This is a good old-fashioned moan.

Motor homes have changed enormously in the past few years. Modern technology and vehicle design have allowed advances undreamt of when Mr Dormer first put a campervan on the road. We now have vans no larger than a Ford Transit accommodating two people in sumptuous surroundings, including twin beds with overhead concealed lighting, a dining area, gas cooker and grill in a fully fitted kitchen, microwave, fridge/freezer, shower and toilet cubicle, laptop cupboard, book shelves, solar panels, satellite television and DVD, numerous 13amp plug sockets, copious tanks for fresh water, waste disposal systems, his and hers wardrobes, safes, a garage, wind-out awnings and glimpses of the sea. They’re capable of breaking all UK speed limits without a rattle, accelerate as fast as a 1960 Porsche, drive like a saloon car and will deliver up to about 35 miles to the gallon. Some British manufacturers are even discovering that colour can enhance the external appearance and interiors don’t have to be tacky. Not many, true, but a few.

With all this wondrous ability to use space as if it’s made of Tardis elastic, and the close links supposedly forged between motor home designers and camp site operators, I can’t help wondering why it’s beyond the whit of architects of camp site amenity blocks to design a sensible and functional shower.

True, I have a shower on board my motor home, but it’s rarely used. If I’m asked to pay up to £25 a night for my pitch because “you have full use of our facilities” I’m going to use them. And it saves draining the grey water tanks and lugging buckets across the camp site every day. Gradually though, the message is filtering through to me that every shower-block designer in the land is a confirmed bather. I’m convinced not one has ever actually taken a shower, yet alone in one of his or her own design.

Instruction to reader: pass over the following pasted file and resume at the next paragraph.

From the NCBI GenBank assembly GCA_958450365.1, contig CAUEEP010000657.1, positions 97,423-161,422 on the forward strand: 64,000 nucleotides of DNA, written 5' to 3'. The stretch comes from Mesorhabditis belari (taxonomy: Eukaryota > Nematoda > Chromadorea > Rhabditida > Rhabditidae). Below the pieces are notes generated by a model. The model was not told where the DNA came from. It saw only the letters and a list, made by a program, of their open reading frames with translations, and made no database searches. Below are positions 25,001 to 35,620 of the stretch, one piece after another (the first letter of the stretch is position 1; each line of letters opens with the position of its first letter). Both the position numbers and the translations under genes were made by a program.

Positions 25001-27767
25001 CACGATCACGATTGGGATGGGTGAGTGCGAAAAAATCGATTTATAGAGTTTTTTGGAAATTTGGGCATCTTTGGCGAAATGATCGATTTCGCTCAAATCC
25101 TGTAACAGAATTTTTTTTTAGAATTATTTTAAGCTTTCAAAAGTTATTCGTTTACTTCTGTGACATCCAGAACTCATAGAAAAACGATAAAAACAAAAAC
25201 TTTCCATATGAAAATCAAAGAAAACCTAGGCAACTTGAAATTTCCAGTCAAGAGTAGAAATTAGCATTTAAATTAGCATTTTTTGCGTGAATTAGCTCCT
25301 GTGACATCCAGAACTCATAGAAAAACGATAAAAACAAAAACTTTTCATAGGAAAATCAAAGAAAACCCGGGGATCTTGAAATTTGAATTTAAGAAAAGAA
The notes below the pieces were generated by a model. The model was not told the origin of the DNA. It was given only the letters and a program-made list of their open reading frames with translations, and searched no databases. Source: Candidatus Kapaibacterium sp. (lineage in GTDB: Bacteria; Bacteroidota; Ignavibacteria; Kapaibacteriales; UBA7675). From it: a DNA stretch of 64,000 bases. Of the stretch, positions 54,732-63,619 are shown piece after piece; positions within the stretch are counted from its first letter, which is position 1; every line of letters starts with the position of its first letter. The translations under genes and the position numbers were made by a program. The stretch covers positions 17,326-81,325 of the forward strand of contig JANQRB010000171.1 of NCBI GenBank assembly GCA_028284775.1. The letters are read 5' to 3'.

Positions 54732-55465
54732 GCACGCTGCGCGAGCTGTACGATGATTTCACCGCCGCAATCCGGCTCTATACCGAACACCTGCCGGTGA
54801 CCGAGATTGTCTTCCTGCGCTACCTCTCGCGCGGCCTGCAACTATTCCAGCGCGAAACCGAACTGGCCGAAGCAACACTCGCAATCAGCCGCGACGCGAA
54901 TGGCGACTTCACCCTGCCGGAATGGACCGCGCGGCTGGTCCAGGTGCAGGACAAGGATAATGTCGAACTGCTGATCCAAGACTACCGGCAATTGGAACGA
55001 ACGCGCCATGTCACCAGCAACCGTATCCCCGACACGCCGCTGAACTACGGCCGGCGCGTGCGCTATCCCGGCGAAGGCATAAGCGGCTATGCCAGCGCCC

Some are so bad I find myself looking for a hidden camera monitored by Harry Hill. Take for example the coin-operated shower where the slots are positioned on the far side of the building. Do you strip off first and make a dash naked over the freezing floor, or do you undress after paying? The disadvantages of both are too obvious to be worth mentioning. Camp site Harry Hills laugh loudest when the coin runs out immediately after your body is foaming with lather and you have to make another farcical sprint across the now soaking and slippery floor. And that assumes you have found a place to keep the necessary 20p pieces. Leave dignity at the entrance to the shower block.

A few have no hooks for clothes; most have one and some have two. Even two is not quite sufficient. Where do you put everything? Waterproofs, day clothes, underwear, socks, shoes and spectacles – plus a large towel, a heavy bag for toiletries, shaving gear (men and women) and hair-dryers – all need to be hung from two tiny hooks on the back of the door, one of which is probably loose and immediately swings through 180 degrees, with yet more obvious results. A luxury shower has three hooks with two screws – each – but these are on sites charging premium rates for super pitches. When bed and breakfast is less expensive than camping fees, you know something is wrong with the system – and maybe even society.